Update 7:00 PM: The bill will be paid for by the richest Americans and corporations, you know, the job creators. The salary of the richest Americans has been reduced to $200,000. Jack Lew of the WH Office of Budget and Management said, the proposal includes limiting some deductions for those earning at least $200,000 a year, or for families, $250,000, a change that would save $400 billion over 10 years. It also includes changing the tax rules on carried interest to treat it as ordinary income, removing some tax breaks for the oil and gas industry, and changing how depreciation is calculated for aircraft (the corporate jets he hates so much).
Original: On Monday, President Obama renewed his push to pass the bill right away (because it’s shovel ready). It’s a $447 billion job creation program (Stimulus) with a “common sense” blueprint for recovery, he said.
Today, Tuesday, President Obama sent the unseen bill to Congress, but didn’t offer up much on how to pay for it. He’s coming up with a deficit reduction plan next week and he’s then passing it off to the “super committee.” If the super committee doesn’t find the money, it ends up coming out of defense. This comes as the President touts a component of his bill that will give Veterans job opportunities via employer tax credits.
Obama said it’s going to put people back to work across the country. Unemployment is going to put people back to work? A $4000 tax credit for employers will do it, like it did before? A temporary cut to FICA will do it like it did before? He said half the bill is tax cuts and half is infrastructure improvements (for union workers).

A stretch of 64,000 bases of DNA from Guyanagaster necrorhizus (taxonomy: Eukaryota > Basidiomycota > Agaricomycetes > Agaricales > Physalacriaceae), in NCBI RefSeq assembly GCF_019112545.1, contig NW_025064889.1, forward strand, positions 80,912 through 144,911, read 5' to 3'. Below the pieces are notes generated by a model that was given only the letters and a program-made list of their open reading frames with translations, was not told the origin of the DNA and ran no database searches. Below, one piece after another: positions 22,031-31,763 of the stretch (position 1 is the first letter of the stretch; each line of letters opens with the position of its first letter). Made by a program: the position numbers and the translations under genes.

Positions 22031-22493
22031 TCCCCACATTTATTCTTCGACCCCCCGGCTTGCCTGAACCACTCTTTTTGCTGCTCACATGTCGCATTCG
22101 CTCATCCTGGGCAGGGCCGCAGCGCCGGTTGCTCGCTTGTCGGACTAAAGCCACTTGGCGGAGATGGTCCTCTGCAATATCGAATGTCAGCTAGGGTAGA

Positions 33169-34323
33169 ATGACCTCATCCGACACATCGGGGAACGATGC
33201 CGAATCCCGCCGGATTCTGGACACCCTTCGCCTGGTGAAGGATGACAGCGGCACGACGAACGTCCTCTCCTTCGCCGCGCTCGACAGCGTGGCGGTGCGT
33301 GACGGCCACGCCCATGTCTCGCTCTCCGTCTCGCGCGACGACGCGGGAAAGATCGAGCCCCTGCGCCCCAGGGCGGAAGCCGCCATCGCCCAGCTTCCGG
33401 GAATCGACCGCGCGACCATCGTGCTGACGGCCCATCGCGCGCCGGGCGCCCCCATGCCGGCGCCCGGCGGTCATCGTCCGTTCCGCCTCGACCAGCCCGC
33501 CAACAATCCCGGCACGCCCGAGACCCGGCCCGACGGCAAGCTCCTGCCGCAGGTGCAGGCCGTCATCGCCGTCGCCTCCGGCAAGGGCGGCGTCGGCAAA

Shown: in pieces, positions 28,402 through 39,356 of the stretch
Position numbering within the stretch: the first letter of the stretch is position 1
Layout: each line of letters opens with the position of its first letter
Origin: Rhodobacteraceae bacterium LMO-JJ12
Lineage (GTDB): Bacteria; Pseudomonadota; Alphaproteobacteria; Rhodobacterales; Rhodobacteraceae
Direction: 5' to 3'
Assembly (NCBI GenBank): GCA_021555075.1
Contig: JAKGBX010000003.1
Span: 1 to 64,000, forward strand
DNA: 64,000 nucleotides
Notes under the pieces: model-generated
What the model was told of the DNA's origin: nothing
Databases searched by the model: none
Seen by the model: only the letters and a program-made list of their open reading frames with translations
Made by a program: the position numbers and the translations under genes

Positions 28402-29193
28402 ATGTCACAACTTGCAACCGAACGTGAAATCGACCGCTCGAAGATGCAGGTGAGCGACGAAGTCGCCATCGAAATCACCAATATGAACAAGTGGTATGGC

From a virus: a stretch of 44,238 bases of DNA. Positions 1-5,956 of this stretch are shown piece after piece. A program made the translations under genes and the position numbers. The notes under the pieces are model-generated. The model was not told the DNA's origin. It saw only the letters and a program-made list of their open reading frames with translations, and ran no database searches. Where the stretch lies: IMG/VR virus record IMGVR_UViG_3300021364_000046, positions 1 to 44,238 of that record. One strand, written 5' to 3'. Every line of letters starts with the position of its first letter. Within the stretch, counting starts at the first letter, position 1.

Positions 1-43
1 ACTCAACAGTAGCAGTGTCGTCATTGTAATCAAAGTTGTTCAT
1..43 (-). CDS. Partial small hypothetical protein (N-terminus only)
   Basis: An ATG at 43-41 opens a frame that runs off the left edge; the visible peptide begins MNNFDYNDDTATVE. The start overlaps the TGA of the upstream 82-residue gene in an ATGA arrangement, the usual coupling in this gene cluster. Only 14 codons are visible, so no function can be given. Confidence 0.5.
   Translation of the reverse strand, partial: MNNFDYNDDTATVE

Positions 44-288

If this bill is anything like the last Stimulus, it will put people to work temporarily or part time. It’s probably a union and campaign donor payoff. Read here: Obama wants that jobs plan right away and here: Invisible jobs bill
John Boehner said, “The record of the economic proposals enacted during the last Congress necessitates careful examination of the president’s latest plan as well as consideration of alternative measures that may more effectively support private-sector job creation,” Boehner said. “It is my hope that we will be able to work together to put in place the best ideas of both parties and help put Americans back to work.”
In the meantime, the House will continue moving forward with the GOP agenda of scaling back regulations they say hinder job growth… Obama said today that voters don’t have the “luxury” of waiting until the next elections, 14 months from now, for solutions. “The notion there are folks who would say we’re not going to [support these economic initiatives] because it’s not convenient for our politics… that’s exactly what folks are tired of,” he said. “It’s not OK in a time of great urgency and need across the country.”